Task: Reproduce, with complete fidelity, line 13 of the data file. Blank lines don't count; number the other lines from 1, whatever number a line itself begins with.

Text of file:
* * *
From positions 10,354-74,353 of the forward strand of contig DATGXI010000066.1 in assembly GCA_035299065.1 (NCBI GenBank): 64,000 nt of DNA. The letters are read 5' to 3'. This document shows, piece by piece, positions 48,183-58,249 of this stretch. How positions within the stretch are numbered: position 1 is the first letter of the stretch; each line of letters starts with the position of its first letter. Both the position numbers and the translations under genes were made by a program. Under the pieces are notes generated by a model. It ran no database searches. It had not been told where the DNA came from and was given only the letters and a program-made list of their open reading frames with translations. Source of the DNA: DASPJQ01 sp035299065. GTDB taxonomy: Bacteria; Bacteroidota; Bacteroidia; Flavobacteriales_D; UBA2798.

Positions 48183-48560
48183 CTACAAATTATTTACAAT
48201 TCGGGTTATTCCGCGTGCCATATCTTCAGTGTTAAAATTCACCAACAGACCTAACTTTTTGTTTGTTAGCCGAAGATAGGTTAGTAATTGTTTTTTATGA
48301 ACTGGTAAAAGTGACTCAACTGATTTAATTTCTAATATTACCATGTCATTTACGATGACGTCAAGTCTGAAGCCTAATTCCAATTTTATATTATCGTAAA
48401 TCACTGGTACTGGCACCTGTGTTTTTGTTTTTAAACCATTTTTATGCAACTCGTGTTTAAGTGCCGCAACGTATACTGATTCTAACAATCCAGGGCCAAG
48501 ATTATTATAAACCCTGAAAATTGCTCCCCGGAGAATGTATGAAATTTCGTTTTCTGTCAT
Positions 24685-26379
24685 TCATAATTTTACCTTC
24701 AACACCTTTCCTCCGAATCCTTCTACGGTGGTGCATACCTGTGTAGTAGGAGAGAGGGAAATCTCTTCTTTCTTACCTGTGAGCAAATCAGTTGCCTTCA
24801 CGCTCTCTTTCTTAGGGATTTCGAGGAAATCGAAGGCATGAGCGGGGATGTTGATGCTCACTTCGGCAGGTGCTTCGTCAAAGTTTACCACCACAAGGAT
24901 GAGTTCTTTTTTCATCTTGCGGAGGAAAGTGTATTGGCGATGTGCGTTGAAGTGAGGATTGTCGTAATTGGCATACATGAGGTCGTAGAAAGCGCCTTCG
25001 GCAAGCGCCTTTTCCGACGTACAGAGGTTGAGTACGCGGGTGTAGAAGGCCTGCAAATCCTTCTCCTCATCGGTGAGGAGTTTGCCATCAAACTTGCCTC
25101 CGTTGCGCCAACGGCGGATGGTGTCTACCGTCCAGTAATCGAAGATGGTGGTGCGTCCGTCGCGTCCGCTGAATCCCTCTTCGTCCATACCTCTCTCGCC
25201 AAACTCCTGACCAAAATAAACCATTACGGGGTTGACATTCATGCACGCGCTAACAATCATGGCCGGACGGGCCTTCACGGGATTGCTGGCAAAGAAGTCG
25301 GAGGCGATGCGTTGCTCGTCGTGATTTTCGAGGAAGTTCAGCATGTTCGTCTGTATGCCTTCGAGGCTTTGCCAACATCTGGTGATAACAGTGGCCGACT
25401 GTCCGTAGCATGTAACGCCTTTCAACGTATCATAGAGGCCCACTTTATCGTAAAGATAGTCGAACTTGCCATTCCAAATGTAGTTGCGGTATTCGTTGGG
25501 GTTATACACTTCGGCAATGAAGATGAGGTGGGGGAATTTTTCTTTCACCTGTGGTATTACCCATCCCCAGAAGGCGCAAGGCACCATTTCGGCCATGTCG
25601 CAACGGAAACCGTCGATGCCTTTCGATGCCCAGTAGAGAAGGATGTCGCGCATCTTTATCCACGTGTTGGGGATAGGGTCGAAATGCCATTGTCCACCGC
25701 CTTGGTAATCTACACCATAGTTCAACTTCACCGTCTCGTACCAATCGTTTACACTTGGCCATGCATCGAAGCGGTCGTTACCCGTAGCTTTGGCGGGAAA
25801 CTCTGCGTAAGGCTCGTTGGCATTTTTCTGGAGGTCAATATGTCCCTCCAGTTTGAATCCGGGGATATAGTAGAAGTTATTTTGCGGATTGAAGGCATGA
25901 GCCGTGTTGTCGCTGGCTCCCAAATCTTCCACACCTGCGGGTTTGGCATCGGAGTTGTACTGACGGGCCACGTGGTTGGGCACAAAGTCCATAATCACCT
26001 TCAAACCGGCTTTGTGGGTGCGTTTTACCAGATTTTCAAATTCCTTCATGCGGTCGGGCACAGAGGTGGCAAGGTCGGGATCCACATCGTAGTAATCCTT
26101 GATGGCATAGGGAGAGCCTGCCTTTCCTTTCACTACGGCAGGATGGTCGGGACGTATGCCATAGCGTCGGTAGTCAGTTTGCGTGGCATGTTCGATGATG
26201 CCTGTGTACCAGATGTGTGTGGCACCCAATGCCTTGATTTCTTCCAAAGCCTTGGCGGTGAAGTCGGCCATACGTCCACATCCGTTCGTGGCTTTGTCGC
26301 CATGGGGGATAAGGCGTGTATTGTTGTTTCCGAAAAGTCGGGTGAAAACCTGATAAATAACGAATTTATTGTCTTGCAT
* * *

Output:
25001 GCAAGCGCCTTTTCCGACGTACAGAGGTTGAGTACGCGGGTGTAGAAGGCCTGCAAATCCTTCTCCTCATCGGTGAGGAGTTTGCCATCAAACTTGCCTC